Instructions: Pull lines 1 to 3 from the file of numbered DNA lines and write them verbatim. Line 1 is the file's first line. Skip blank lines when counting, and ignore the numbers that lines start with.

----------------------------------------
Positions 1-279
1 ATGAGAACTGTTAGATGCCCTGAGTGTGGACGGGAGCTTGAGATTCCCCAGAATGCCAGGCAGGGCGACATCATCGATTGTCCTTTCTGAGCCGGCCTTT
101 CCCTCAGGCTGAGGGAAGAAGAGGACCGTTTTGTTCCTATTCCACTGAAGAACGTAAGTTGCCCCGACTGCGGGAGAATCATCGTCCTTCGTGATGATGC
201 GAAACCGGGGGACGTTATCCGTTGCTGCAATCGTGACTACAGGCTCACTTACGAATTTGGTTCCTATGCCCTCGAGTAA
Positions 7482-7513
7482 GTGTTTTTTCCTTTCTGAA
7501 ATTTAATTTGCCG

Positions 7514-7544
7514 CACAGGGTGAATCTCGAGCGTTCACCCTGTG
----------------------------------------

Positions 1-279
1 ATGAGAACTGTTAGATGCCCTGAGTGTGGACGGGAGCTTGAGATTCCCCAGAATGCCAGGCAGGGCGACATCATCGATTGTCCTTTCTGAGCCGGCCTTT
101 CCCTCAGGCTGAGGGAAGAAGAGGACCGTTTTGTTCCTATTCCACTGAAGAACGTAAGTTGCCCCGACTGCGGGAGAATCATCGTCCTTCGTGATGATGC